Of the many absurdities surrounding life in this city, one is that buying your own vehicle here is a far simpler task than successfully finding a nook in which to park it. For an Indian city that claims to be ahead of all others in the race called development, it is difficult to digest the fact that Mumbai, in all its sprawling enormity, doesn’t even have enough parking space for even one per cent of the total number of vehicles on its streets.
No wonder we have vehicles, rows and rows of them, lining roads, pavements, parks and even the seamy underbellies of flyovers. And for a city where conspicuous consumerism trumps each day over resource-efficient and sustainable growth, the numbers of vehicles is swelling by the second, compounding the grinding space crunch. On an average, 750 vehicles are registered at the RTO offices every day.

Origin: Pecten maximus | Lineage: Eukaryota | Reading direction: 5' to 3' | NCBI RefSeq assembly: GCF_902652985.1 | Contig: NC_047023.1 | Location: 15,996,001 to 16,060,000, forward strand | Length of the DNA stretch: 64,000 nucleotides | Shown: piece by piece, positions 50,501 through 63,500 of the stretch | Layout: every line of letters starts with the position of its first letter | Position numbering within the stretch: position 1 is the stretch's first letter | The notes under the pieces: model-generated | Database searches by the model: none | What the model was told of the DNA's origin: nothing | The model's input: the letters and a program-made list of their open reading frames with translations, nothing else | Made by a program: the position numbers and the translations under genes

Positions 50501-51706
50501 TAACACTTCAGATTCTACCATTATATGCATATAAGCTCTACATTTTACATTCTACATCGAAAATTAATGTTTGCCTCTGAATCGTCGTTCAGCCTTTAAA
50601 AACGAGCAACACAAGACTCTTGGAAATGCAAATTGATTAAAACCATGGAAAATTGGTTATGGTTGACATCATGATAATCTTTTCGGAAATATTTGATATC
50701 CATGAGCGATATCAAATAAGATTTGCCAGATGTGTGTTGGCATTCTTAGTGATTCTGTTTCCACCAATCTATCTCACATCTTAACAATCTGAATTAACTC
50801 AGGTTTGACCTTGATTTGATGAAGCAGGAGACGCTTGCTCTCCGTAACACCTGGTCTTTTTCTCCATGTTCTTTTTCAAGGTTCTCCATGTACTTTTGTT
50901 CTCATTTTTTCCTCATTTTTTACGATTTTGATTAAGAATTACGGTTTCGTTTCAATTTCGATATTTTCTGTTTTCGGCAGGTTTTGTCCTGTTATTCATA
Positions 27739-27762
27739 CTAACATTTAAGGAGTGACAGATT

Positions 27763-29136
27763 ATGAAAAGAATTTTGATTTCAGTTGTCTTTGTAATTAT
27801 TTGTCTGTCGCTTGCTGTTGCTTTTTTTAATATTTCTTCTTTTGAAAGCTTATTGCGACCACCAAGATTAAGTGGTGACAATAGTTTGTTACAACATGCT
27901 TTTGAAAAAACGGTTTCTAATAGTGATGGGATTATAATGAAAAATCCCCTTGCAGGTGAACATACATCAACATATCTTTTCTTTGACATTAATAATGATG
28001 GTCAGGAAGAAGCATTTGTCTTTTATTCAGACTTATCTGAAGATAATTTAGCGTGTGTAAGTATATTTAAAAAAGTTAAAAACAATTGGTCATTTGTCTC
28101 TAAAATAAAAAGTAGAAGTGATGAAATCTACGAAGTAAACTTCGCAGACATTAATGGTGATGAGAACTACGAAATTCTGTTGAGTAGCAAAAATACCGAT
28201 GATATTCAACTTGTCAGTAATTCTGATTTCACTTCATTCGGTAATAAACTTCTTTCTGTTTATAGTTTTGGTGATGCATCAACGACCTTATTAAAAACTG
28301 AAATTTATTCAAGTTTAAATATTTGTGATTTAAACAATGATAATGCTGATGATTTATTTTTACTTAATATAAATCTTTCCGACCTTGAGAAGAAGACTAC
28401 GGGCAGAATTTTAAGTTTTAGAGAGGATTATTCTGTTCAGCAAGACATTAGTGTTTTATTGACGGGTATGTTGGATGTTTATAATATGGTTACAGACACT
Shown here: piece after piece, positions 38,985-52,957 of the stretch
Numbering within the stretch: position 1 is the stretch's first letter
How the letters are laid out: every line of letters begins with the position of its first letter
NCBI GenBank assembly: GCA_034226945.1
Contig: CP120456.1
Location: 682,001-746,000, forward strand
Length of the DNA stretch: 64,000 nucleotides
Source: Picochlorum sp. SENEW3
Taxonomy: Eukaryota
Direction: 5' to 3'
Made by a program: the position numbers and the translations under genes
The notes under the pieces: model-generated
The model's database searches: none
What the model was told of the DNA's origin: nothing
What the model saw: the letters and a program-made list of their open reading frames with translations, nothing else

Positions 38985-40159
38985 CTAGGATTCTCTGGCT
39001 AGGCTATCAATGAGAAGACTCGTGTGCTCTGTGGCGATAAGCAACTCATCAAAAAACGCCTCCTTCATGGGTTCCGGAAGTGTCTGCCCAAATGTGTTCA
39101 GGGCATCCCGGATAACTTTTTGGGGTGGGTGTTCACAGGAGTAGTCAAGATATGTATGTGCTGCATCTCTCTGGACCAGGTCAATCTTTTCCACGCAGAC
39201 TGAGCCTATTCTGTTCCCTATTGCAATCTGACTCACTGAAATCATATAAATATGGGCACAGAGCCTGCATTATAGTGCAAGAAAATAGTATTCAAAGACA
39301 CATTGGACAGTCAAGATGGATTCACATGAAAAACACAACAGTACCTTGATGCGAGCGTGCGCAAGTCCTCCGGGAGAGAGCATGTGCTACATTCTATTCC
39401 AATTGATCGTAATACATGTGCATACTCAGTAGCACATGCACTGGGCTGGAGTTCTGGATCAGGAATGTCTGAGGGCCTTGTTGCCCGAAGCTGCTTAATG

Even setting aside the greed for material acquisition, a private vehicle is fast becoming more of a necessity than a luxury here. In the trains, passengers are packed like sardines. The flagging BEST bus services are unreliable and limited, and the monorail and metrorail facilities seem stuck in a time warp. Taxis and rickshaws fleece and bully.
The blame for these anarchical conditions must be put on our unimaginative urban planners, who are always been satisfied by temporary short-sighted solutions. To inspire them, here’s a nudge: The High Court has suggested that the entry of vehicles on city roads be regularised systematically: for instance, vehicles ending with odd numbers on their plates could be allowed out on certain days of the week, alternating with vehicles with even numbers on their plates.
Expectedly, the state government has discarded the idea without so much as a trial. But out-of-the-box, ingenious solutions are the need of the hour. Let the state be warned — time and space are fast running out.